Thursday, 22 March 2007

take the shame

My sister sent some money
'cuz things had gone to hell.
Said "You don't belong there Honey,
a trip home will do you well."

On a three day smelly bus ride
Away from what had been obscene
Turned my nose to New York City
where the air was fresh and clean.

Pulled into Central Station
a different kind of highland
Was met by my dear sister
a castaway on Gov'nors Isand.

Being broke was half the trouble
and we played it like a game
but the nasty shoe debacle
well it made me take the shame.

I didn't know quite what to do
but I knew I had a job,
a suit of houndstooth off 'The Give'
and my hair cut into a bob.

The suit was fitting perfectly
and for shoes she found some flats
pink with silver circled cutouts
kind of clownish without spats

Well I stood there in a laugh-cry
'cuz my job was in the city
I gotta make these babies black
or be lookin' 'Hello Kitty'.

So she gets that strange expression
perhaps it's from the Lord
In an empty apartment down the hall
was some paint for the old baseboard.

We laughed the night we dipped the shoes
laughed until we cried
And early the next morning
It seemed the paint had dried.

You could see that they were shiny
and ready for the weather
and from an eyeball's distance
they could pass for patent leather.

I was ever careful
as I slipped my stockinged toes
into my brand new Government issued
shoes and No-Frills tailored clothes.

Mincing along but gingerly
I hopped aboard the ferry
missed the bus to Beekman
in the dark, the walk was scary.

Made it the building
not a minute did I lose
I tidied up my hair and
then I glanced down at my shoes...

Blasted bloody got em muddy
bits of paper grass and sand
I heard my toes scream out, "Hey, buddy!
for shoes, tar paint is banned!".

Quickly then I kicked 'em off
and tried to wipe 'em clean
but every little thing unstuck
took off the tacky sheen.

I did my best to conceal a sob
but had to pay my dues
as more than one allergic snob
caught sight of battered shoes.

At 5 PM back on the street
with nowhere else to roam
my misery, it was complete
as I tracked some more dirt home.


PS. I was reminded of one of my favorite episodes of the Little Rascals, where the boy, whose mother had been abused by his drunken father somehow managed to buy her a pretty dress and oversized pumps. I can't remember the details but the clothes didn't quite fit right. The closing scene left a lasting impression. The family are walking to church and the boy is looking at Mom in her new clothes and with love in his eyes says," Gee Ma, you look like an angel on Sunday!" Her ankles are wobbling badly, like a little girl in her mother's high heels, but she's beaming down at him, " I FEEL like an angel on Sunday!"

3 comments:

spleenal said...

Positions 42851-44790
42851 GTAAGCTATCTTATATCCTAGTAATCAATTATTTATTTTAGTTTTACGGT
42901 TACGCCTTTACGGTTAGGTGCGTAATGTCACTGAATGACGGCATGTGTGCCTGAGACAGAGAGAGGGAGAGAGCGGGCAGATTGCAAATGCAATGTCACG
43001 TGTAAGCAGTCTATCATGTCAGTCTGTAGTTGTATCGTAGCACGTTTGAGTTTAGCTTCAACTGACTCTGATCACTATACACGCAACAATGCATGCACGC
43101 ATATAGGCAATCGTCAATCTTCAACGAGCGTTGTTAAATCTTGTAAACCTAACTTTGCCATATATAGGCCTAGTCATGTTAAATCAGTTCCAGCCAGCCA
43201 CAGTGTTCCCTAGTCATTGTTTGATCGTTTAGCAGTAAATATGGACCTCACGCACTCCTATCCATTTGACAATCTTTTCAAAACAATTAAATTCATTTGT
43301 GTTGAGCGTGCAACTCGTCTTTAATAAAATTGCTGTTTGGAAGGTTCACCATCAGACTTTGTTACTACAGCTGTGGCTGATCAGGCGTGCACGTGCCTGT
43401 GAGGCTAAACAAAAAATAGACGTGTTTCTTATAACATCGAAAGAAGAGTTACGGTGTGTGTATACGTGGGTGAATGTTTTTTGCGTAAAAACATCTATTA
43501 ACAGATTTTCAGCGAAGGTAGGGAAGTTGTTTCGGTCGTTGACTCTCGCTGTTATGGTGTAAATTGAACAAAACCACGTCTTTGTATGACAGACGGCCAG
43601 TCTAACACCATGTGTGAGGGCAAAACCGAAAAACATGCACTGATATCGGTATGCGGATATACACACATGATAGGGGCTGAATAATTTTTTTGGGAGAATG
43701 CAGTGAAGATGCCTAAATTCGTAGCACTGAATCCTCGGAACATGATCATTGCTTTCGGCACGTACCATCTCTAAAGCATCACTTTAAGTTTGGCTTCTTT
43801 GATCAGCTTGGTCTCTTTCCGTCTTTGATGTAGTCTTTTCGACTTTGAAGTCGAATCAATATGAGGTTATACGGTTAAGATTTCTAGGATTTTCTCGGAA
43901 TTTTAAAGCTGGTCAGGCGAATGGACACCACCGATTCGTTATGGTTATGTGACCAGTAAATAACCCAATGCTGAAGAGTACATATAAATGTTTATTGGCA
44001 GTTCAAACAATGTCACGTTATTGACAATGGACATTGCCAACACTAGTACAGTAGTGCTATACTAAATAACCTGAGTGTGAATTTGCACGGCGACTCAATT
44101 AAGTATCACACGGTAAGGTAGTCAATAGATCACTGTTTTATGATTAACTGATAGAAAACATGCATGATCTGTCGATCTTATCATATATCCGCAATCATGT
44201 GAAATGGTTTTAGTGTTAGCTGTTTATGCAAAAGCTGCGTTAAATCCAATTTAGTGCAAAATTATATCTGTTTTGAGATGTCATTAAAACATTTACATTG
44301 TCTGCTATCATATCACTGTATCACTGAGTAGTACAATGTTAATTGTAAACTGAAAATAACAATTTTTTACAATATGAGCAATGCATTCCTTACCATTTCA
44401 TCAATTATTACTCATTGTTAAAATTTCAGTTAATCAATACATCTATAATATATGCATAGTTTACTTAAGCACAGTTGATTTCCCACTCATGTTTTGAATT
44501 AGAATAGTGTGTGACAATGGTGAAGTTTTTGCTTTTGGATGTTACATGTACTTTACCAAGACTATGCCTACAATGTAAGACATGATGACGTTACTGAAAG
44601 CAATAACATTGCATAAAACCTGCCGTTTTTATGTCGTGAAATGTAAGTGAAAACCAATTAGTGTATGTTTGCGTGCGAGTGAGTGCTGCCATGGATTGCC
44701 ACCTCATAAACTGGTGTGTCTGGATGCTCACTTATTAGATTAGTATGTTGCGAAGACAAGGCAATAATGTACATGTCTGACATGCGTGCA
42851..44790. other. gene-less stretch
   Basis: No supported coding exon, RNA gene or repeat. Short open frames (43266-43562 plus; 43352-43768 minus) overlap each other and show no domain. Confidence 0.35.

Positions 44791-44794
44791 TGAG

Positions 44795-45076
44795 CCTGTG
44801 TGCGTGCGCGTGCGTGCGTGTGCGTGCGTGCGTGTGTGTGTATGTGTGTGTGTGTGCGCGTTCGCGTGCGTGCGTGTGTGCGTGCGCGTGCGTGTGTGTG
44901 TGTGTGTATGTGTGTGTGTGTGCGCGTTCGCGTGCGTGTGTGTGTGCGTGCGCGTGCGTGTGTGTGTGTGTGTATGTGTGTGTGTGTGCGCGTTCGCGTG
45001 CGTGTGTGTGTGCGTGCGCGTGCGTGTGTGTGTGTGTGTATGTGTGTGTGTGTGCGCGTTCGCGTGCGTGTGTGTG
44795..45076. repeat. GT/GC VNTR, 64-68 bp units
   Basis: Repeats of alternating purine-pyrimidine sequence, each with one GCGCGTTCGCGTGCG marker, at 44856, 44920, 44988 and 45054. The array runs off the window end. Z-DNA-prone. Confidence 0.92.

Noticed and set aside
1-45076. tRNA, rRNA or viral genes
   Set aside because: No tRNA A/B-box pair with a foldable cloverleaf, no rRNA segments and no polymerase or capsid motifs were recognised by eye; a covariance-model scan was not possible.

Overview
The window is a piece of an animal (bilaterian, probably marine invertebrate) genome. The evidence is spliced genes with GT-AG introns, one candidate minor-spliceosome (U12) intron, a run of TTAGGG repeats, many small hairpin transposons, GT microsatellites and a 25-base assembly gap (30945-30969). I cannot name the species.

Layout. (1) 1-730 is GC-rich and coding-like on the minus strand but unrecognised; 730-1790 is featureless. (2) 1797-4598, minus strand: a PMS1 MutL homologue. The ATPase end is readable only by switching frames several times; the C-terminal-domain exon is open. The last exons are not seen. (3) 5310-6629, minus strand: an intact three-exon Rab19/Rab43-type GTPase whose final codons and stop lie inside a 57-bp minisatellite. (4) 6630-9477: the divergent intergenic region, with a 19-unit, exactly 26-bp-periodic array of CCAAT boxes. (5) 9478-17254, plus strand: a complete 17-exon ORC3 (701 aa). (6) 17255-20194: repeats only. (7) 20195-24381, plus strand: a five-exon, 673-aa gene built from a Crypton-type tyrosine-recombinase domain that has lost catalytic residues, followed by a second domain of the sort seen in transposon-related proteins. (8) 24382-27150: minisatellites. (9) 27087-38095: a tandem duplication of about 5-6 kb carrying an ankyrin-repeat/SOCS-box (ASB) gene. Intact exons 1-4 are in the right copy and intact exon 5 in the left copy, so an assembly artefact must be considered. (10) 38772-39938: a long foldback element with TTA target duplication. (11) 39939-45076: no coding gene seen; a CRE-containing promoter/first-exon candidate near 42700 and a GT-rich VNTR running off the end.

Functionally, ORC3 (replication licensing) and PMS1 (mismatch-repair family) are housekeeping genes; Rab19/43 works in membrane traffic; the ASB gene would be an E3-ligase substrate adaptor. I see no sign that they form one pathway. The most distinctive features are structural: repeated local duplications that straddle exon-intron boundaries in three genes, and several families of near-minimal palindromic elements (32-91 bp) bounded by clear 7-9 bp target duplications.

I clicked on "next blog" and it took me here. Very good stuff.
I wrote a poem once.
maybe one day i'll stick it on my site.

Gina said...

Thank you, Spleenal. Follow your heart.

Anonymous said...

I remember the night well, fist a trip to the GIVE - a community table in the common laundry room , where rejected stuff gets a second chance it was a cold and dark fall night in NYC- now back up stairs with our find- a pair of pink flatsand a hounds tooth suit- bright idea #1 Paint the shoes black. I remember the empty apt well, just down the hall. The pungent paint odors still wafting- The workmen were there earlier that day scraping up the old lamimate tiles in the small apt, that apt faced east-overlooking the Veranzano's Bridge- I remember seeing it saprkling like a diamond necklace as I cracked a window to abate the fumes. "It's around somewhere I thought to my self- "Keep looking" The men were using this tarry black substance to paint old rubber base board or glue tile down- one or the other- It would work nicely to cover over the pink & silver 1980's shoes- I was never the brightest crayon in the box but that paint coud save my sister the embarrasment of not having proper shoes to wear on her first day on the job- & mom always said, " necessity is the mother of invention"- I had only one choice- get the black tar! it wouldnt take much- I remembered seeing them with the gloss black tarry paint- and thought they could spare a little-(so sue me)- we were desparate! The door was left open- and there ly the paint- I snuck in and grabbed what was left- Yes we diped the shoes, laid them on the heater on an opened brown bag- praying they would dry over night. They didnt. Hence the shame. We did laugh till we cried and Im sure I peed my pants! I cried when I saw you walk through the door that next evening- everything that the streets of lower Manhattan could afford was stuck tight to those things you name it it was on there. What you do for love! sorry sis- we tried- Thanks! your poem is so funny! I laugh my head off remembering. Love you.